Numerous airborne insect species that occasionally sting humans can be found in Massachusetts, and while most of these species are not inclined to inflict stings on humans, almost all are capable. Stinging insects in the state include yellow jackets, honey bees, paper wasps, hornets, and several species of solitary bees and wasps. Mud daubers are a lesser-known group of stinging insects that belong to the Sphecidae and Crabronidae families, and three species have been documented in Massachusetts including Sceliphron caementarium, Trypoxylon politum and Chalybion californicum. These three solitary wasp species are more commonly referred to as black and yellow mud daubers, organ-pipe mud daubers and blue mud daubers, respectively.
Both the black and yellow mud dauber and the organ-pipe mud dauber build their nests on the sides of houses, buildings and other structures. The blue-mud dauber is a parasitic wasp species that spends much of its time around puddles in order to quench its thirst. These wasps also use water to soften the nests that are inhabited by the other two mud dauber species. Doing this allows blue mud daubers to break into these nests in order to secure a safe shelter for themselves and their eggs, after, of course, they first eject the native eggs, making them parasitic house-guests.
In Massachusetts, the black and yellow mud dauber and the blue mud dauber species are particularly abundant in all areas of the state. These insects are aptly named, as the black and yellow species has a long black body with yellow marks, while the blue species possesses a blackish-blue exterior. Massachusetts homeowners often find both of these species near puddles, but the black and yellow species uses water in order to create and shape their mud-nests. A series of these nests are built side by side along a structure’s eaves, and other common nesting locations including garage ceilings, shed ceilings, roof overhangs, and numerous other locations on/in a home, building or other small structure.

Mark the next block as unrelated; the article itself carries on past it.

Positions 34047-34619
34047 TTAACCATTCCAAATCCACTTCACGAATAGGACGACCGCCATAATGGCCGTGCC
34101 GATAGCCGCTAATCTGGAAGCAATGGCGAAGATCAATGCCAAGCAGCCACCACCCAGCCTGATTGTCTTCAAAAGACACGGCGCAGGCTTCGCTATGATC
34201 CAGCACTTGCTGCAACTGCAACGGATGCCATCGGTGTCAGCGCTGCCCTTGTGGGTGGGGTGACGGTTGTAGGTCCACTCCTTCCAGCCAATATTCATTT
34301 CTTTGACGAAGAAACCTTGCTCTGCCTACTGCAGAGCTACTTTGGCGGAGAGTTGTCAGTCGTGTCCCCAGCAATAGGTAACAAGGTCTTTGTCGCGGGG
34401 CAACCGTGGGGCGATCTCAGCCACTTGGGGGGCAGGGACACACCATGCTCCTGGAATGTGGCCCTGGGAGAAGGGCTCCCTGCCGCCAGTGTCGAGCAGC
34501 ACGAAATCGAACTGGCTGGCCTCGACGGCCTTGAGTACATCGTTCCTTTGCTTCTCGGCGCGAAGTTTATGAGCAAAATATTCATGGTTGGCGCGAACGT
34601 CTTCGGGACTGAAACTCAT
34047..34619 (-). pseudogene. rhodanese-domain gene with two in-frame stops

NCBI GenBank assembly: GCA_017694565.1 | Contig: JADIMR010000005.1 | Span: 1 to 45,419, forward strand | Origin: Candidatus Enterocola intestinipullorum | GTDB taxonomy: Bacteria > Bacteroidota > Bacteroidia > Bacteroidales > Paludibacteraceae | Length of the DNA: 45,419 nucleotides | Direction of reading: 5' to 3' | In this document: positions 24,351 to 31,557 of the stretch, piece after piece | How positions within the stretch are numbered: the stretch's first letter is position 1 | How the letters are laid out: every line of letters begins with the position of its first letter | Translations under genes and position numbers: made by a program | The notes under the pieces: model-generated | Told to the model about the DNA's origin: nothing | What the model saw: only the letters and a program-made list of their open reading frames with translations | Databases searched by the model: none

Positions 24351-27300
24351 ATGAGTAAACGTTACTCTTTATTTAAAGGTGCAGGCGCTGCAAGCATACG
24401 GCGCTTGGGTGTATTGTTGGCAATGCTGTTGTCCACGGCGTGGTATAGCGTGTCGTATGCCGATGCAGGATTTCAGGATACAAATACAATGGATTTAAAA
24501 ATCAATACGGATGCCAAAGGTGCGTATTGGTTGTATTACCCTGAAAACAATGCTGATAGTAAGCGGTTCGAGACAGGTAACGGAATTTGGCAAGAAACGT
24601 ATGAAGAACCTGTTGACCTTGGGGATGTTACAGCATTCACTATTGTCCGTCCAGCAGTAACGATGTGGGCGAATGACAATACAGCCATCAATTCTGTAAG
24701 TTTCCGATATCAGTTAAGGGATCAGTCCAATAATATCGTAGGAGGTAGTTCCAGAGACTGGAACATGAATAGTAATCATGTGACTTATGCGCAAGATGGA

Adult mud daubers catch spiders before transporting them into these nests in order to provide their developing offspring with food, but the adults do not reside within these unsightly nests, and they do not sting humans in an effort to defend their nests. However, these nests can become abundant and unsightly on homes and buildings, prompting most homeowners to scrape the nests off of their homes. Once the larvae mature into adulthood, they abandon their nursery nests, but they are known for inflicting painful stings when humans crowd the adult species or when a person accidentally leans against a specimen.
Mud daubers do not pose much of a threat to humans, as these insects are not generally aggressive and they only sting when they become significantly disturbed. Mud dauber venom is also used mainly to paralyze prey, making their venom relatively less potent than other wasp species’ venom. However, mud daubers may become a nuisance around a home where the insects often establish several nests. In some cases, numerous and always ugly mud dauber nests can annoy homeowners when the nests become established on their home. Before using a putty knife or similar tool to scrape the nests off of a home, it is important for residents to inspect these nests for any exit holes and/or mud cells that indicate the insect’s absence from the small nests.
Have you ever found what you believed to be a mud dauber nest on your property?